So, like many people, I watched the 2011 election debate yesterday evening. Predictably, it was us-versus-them — or from Harper’s point of view them-versus-me — for much, but not all, of the debate.I think this would have been true regardless of who was Prime Minister because the opposition’s goal is to unseat the incumbent party in an election so they can afford to risk more.
At some point over the course of the two hours, each of the leaders made at least one good point, even the separtist leader, though what Harper’s “good point” was escapes me. His continued denial of the legitimacy of being found in contempt of Parliament continues to baffle me. He once again claimed that it really wasn’t legitimate and that it was just the other three parties ganging up on him.
I’m sorry, Mr. Harper, but the majority of elected representatives in the House of Commons found you and your government in contempt of Parliament. You may not like it, but that’s the way democracy is sometimes, particularly when you obfuscate and lie in the House.
There was some mud slinging, but not an excessive amount. Harper didn’t really get involved in that, but as the incumbent Prime Minister and being in a precarious position as a result of the contempt and the Auditor General’s report that says they lied to Parliament about the G8/G20 funds, among other things, he couldn’t afford to because it would be a guarantee no-win situation.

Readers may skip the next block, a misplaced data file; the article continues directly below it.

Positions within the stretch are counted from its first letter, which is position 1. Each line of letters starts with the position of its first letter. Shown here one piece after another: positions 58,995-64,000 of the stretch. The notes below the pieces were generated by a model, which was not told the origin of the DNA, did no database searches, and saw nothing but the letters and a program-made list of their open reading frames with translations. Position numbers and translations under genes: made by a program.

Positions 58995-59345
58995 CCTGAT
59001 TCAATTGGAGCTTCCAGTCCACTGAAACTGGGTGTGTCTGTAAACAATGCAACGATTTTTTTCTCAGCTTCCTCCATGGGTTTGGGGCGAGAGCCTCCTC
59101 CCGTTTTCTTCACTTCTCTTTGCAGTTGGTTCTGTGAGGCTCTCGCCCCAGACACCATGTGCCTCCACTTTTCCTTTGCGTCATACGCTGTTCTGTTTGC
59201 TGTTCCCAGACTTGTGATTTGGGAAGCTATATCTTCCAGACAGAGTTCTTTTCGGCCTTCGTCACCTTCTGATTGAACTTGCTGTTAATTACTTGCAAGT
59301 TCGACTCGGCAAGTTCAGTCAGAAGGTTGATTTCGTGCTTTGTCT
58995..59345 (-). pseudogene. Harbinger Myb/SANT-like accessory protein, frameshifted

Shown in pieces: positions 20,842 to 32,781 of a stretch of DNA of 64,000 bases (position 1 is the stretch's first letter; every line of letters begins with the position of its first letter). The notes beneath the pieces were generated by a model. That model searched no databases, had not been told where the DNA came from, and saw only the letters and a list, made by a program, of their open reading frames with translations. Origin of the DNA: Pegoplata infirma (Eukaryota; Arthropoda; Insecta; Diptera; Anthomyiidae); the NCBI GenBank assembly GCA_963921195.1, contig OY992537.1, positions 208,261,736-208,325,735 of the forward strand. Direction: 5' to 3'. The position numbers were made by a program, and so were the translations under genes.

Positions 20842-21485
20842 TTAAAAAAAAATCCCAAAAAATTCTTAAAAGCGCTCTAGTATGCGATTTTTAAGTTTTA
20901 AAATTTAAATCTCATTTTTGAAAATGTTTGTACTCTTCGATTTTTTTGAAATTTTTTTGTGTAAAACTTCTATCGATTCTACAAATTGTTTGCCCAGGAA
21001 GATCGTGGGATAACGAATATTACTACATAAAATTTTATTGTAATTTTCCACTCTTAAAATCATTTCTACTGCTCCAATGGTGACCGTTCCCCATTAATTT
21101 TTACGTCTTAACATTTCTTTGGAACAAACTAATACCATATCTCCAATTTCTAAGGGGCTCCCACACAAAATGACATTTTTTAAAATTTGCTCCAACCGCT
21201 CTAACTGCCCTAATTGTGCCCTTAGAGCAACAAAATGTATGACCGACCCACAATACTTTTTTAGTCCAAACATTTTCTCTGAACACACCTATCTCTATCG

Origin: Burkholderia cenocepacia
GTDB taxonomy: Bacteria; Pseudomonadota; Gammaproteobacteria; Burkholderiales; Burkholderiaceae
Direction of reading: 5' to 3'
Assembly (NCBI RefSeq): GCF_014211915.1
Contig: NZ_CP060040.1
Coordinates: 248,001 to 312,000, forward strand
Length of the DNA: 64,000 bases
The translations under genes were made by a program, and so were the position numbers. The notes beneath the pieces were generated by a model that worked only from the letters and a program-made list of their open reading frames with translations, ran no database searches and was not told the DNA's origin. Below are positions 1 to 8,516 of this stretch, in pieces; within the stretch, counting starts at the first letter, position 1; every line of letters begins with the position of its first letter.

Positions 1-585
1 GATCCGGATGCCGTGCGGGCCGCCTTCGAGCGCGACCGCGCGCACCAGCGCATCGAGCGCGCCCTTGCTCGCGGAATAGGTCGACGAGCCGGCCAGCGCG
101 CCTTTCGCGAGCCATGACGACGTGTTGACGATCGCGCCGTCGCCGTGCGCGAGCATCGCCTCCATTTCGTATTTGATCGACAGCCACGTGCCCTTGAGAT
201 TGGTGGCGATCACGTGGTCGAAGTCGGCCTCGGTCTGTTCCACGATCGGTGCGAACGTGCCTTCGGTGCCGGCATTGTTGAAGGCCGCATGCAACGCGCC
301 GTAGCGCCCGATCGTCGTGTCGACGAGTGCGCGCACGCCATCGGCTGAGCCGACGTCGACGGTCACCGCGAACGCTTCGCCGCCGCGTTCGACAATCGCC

Prior to the debate, the gap between the Liberals and Conservatives had been steadily closing. Post-debate polls seem to suggest the gap has increased. Hopefully that’s just a blip and the previous trend continues because with all that has gone on while Harper has been in power I am baffled as to why people would support him. Why would someone want to continue to have a governing party that has repeatedly obfuscated and lied to Parliament, second guessed, gagged and fired commissioners for doing their job (Linda Keen who was fired when she put safety first at Chalk River and the CRTC are two that spring to mind), ignored facts when they inconveniently did not support their actions (building new prisons when the crime statistics don’t indicate a need), and generally turning Canada into another United States (more prisons, and excessively expensive military jets (NB: I do not have a problem with equiping our military to do their job properly, but the cost of the F35s seems excessively high and not well understood.), to name a couple).
The Squid has an excellent blog post as to why a vote for someone other than the Liberals is effectively a vote for the Conservatives that I encourage you to read, regardless of your politics. I can understand why someone might want to vote NDP, Green or Bloc, but those votes will just end up being votes for the Conservatives. If you don’t want to see the Conservatives back in power, then vote Liberal. If you do want to see the Conservatives back in power, ask yourself why you’re supporting a government that was found in contempt of Parliament and has lied to Canadians.